Lee County wants to make sure that local businesses are prepared for disasters that come their way. In January, 17 Lee Emergency Planning Committee members went through training in Sanford to offer the Ready Business program. Training was provided by N.C. Cooperative Extension and the Industrial Extension Service.
With Hurricane Sandy possibly sweeping North Carolina’s coast, news media looking for information on a variety of hurricane topics can turn to North Carolina Cooperative Extension’s disaster page at http://ncdisaster.com or they can directly contact Extension experts in the following areas. Information will also be available on Twitter @ncce_news.
There are sources of assistance for families dealing with costly storm damage to their homes. Know where to look for help and know your rights should you find yourself faced with home foreclosure in the aftermath of the storm.
Produce grown in gardens that were submerged by floodwaters during or after Hurricane Irene can pose a health risk. A new food safety info sheet from North Carolina Extension explains the risks and what you can do to avoid getting sick.
Hurricane Irene left many people across North Carolina without power – and with questions about food safety. When the power goes out, food that’s supposed to be kept cool in the refrigerator or freezer can grow harmful bacteria. Because unsafe food may not appear to be or smell spoiled, North Carolina Cooperative Extension offers post-storm food safety guidelines.
Mold can cause health problems, so people who live in homes that were flooded during Hurricane Irene should act quickly and carefully to prevent or remove mold. North Carolina Cooperative Extension provides recommendations for helping homeowners faced with mold problems.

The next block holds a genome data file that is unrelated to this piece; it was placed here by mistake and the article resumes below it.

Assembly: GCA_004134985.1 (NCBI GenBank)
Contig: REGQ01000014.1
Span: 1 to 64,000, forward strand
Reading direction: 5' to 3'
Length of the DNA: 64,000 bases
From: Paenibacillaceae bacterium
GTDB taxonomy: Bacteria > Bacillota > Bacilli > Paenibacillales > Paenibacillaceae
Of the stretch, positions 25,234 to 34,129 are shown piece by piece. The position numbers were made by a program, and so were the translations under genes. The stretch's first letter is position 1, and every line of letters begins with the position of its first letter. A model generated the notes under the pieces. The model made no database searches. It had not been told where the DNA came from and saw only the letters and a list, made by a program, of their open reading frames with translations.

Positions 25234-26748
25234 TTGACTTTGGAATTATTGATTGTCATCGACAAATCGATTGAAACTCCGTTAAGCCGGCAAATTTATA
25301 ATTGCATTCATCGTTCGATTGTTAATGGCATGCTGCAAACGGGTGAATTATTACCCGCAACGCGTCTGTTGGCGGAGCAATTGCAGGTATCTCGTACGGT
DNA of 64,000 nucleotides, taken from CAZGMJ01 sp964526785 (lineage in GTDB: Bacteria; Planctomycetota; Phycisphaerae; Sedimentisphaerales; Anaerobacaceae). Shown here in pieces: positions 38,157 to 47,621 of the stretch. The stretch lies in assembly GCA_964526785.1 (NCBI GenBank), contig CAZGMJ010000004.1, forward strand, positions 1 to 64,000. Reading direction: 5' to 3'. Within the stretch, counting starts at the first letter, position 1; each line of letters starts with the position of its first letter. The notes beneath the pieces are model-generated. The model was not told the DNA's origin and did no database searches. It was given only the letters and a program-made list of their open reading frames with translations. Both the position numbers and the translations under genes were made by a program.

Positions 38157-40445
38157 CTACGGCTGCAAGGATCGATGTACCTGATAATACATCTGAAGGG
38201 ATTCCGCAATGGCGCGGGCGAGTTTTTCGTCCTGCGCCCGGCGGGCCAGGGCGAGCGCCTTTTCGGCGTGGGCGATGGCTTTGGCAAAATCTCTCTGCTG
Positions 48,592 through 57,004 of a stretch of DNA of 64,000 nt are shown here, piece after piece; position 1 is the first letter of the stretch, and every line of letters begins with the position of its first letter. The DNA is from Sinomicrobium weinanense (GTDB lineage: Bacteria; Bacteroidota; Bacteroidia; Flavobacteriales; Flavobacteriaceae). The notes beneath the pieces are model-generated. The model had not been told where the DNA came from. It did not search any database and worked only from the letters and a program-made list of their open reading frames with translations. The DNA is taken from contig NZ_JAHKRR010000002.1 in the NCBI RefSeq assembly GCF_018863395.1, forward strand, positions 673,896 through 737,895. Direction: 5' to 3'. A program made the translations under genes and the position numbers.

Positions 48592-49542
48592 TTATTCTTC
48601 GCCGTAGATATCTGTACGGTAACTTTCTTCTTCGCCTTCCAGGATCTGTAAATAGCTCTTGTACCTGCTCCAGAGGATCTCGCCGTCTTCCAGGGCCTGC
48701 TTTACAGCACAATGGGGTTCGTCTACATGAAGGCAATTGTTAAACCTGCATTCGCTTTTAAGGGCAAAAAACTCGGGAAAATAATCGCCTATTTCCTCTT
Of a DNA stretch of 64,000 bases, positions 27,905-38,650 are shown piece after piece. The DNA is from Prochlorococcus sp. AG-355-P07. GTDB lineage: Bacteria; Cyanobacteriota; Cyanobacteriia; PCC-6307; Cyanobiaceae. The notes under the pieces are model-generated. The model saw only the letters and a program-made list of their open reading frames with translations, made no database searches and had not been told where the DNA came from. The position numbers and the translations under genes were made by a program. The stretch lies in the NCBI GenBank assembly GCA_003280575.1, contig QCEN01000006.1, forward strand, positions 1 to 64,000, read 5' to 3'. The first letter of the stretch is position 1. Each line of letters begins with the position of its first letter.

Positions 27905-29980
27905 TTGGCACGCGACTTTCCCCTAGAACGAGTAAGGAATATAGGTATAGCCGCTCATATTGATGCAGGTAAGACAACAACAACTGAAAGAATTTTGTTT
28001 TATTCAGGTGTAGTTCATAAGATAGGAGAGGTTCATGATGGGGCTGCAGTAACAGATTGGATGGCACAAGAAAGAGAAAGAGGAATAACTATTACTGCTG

Families who weather particularly bad storms such as Hurricane Irene are likely to experience stress. Recognizing the signs and taking steps to cope with them are key to reducing the impact, say North Carolina Cooperative Extension agents and specialists.
The recent heavy weather from hurricane Irene that has affected many parts of the Eastern United States has caused damage to agriculture, rural and coastal businesses. In many cases the damage to farms, rural businesses and private homes qualifies as a casualty loss due to the unexpected damage. A resource to help individuals and clients of professional tax preparers relative to casualty losses and other tax issues is available from the website RuralTax.org.
If you have a storm-damaged shade tree or timber stand, there are steps you can take now to minimize problems. Hanging branches are particularly hazardous.
When it comes to cleaning a flood-damaged home, safety comes first. North Carolina Cooperative Extension offers cleanup recommendations.